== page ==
Asus ROG Thor 1200W PSU Review: Asus Brings a Screen to the PSU Party

Bottom Line

The overall performance of the ROG Thor might be not on par with the Seasonic SSR-1200PD, and its registered efficiency levels are definitely not among the best in this category. But the ROG Thor 1200W has a very strong weapon in its arsenal: dead silent operation. With a LAMBDA-A+ certification by Cybenetics, this unit is the quietest 1200W PSU that money can get you today. Making such a strong PSU so quiet is no easy feat. Asus had to ask for several modifications in the original Seasonic Prime Platinum platform, including larger heat sinks, which lower air flow demands.

Another interesting fact: The cooling fan uses double ball-bearings, which are noisier compared to fluid dynamic bearings. This means that with a FDB fan, the Thor unit would be even quieter! Nonetheless, DBB fans cope better under tough operating conditions, so they are preferred in PSUs destined for enthusiast users. With such a high over power protection triggering point, the Thor 1200W clearly shows that it is ready to feed heavily overclocked systems with power, like those used by professional overclockers to break world records.

All that said, there are several things here that I would like to see improved. For starters, higher efficiency especially under light loads, and 16AWG gauges on the ATX, EPS and PCIe cables. Given the huge amounts of power that this unit can deliver, the 18AWG gauges are not ideal. With thicker wires, the voltage drops will be lower, providing a small efficiency boost under high loads as well. Moreover, it would be great if the highly accurate OLED screen also provided output power information, aside from the power that the unit draws from the socket. This way users could be informed about the unit's real-time efficiency, which I find the most important information.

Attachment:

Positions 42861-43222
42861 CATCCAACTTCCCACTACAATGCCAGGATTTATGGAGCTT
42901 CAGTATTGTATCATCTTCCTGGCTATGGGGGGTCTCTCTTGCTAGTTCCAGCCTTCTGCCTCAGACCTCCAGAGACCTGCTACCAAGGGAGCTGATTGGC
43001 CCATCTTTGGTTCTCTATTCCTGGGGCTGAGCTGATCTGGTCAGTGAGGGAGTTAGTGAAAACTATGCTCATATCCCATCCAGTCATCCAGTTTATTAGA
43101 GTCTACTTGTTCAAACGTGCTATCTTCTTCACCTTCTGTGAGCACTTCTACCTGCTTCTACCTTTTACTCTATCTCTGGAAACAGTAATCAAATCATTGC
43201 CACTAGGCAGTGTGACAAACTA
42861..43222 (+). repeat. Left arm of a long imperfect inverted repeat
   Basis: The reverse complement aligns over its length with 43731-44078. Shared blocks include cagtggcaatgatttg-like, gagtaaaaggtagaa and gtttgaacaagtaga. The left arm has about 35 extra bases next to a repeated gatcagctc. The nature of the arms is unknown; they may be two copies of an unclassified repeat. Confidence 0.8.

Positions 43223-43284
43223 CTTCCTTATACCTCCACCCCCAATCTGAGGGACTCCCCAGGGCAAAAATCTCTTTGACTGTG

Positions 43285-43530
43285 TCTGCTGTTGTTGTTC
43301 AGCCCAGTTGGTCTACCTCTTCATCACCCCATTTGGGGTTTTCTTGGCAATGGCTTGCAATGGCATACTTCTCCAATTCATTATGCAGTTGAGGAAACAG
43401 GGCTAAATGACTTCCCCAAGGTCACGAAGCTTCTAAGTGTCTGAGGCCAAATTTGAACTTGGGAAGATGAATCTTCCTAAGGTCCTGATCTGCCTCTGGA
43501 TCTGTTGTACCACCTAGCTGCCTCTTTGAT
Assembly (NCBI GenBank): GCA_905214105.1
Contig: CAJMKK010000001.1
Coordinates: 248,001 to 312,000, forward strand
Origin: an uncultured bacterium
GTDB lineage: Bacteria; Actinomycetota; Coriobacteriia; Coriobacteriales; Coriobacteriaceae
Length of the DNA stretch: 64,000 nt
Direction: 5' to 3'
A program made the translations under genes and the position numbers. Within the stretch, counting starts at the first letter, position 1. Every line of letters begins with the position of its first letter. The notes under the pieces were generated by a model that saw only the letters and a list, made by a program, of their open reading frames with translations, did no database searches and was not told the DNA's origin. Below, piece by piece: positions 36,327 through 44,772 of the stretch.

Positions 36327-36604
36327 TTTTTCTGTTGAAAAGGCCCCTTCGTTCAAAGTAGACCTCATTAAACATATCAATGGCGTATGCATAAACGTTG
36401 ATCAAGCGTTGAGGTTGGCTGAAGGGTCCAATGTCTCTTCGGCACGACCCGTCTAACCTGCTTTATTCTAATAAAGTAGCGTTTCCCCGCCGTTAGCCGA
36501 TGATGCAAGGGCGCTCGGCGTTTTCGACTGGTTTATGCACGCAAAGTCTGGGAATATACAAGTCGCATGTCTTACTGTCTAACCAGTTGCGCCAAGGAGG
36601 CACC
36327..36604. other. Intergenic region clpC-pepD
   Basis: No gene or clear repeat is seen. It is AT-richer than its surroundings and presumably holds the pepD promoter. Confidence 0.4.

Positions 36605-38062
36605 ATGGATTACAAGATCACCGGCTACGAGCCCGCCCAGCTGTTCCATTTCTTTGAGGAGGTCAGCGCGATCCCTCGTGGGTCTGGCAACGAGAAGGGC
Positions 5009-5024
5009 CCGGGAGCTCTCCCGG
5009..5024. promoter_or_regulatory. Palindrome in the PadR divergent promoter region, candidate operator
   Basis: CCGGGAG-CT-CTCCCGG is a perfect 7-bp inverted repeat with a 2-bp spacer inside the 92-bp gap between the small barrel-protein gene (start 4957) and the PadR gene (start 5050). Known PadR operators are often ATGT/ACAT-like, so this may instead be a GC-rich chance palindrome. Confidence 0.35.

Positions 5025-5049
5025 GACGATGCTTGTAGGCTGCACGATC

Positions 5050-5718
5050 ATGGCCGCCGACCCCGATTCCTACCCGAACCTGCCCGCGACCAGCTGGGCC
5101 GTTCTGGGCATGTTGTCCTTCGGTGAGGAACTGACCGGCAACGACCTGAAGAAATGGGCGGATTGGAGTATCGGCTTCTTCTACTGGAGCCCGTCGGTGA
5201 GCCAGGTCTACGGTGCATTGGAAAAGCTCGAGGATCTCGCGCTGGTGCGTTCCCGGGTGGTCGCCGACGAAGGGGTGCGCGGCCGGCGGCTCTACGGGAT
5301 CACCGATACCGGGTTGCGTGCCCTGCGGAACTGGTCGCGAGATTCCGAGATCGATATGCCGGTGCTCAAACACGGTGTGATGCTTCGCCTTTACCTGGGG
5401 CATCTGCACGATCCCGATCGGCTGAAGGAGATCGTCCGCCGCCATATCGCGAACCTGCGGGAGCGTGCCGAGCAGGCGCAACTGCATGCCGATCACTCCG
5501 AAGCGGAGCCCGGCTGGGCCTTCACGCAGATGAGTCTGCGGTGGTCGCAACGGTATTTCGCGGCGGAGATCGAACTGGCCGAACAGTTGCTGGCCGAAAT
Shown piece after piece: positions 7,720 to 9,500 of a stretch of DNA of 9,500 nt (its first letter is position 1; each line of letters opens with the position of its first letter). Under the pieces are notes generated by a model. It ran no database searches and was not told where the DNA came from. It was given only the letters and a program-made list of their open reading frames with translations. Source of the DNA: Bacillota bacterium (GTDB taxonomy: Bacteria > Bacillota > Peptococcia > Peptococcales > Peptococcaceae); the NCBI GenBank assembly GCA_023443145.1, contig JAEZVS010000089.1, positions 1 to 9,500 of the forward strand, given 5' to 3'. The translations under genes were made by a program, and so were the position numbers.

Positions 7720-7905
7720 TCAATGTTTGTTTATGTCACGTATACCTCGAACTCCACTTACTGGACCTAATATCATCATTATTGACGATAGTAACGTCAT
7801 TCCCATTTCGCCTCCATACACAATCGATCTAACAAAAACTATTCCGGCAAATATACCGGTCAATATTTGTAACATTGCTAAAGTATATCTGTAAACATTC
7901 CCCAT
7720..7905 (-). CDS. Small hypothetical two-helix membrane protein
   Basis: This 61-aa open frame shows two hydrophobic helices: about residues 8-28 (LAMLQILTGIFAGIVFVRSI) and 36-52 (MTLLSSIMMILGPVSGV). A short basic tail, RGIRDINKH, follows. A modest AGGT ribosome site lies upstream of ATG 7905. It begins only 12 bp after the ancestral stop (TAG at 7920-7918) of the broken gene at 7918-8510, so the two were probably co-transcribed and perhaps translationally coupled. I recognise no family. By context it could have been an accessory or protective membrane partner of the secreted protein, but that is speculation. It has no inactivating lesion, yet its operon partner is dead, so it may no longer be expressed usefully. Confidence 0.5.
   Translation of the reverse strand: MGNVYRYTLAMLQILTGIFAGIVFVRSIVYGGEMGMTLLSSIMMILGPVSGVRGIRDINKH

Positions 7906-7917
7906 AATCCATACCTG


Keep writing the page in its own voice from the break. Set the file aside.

This collaboration between Asus and Seasonic resulted in an impressive outcome. The PSU market is very tough to break into successfully, and even huge and experienced brands like Asus need proper guidance in order to produce noteworthy products. I am confident that Asus will remain on this path and I expect much more, including a strong competitor to the Corsair AX1600i, which still dominates my performance charts. Toppling the likes of  Corsair and EVGA at the ultra-high-capacity level will be no easy task. But Asus has the resources, and this initial offering proves the company is on the right track.

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Disclaimer: Aris Mpitziopoulos is Tom's Hardware's PSU reviewer. He is also the Chief Testing Engineer of Cybenetics, and developed the Cybenetics certification methodologies apart from his role on Tom's Hardware. Neither Tom's Hardware nor its parent company, Future PLC, are financially involved with Cybenetics. Aris does not perform the actual certifications for Cybenetics.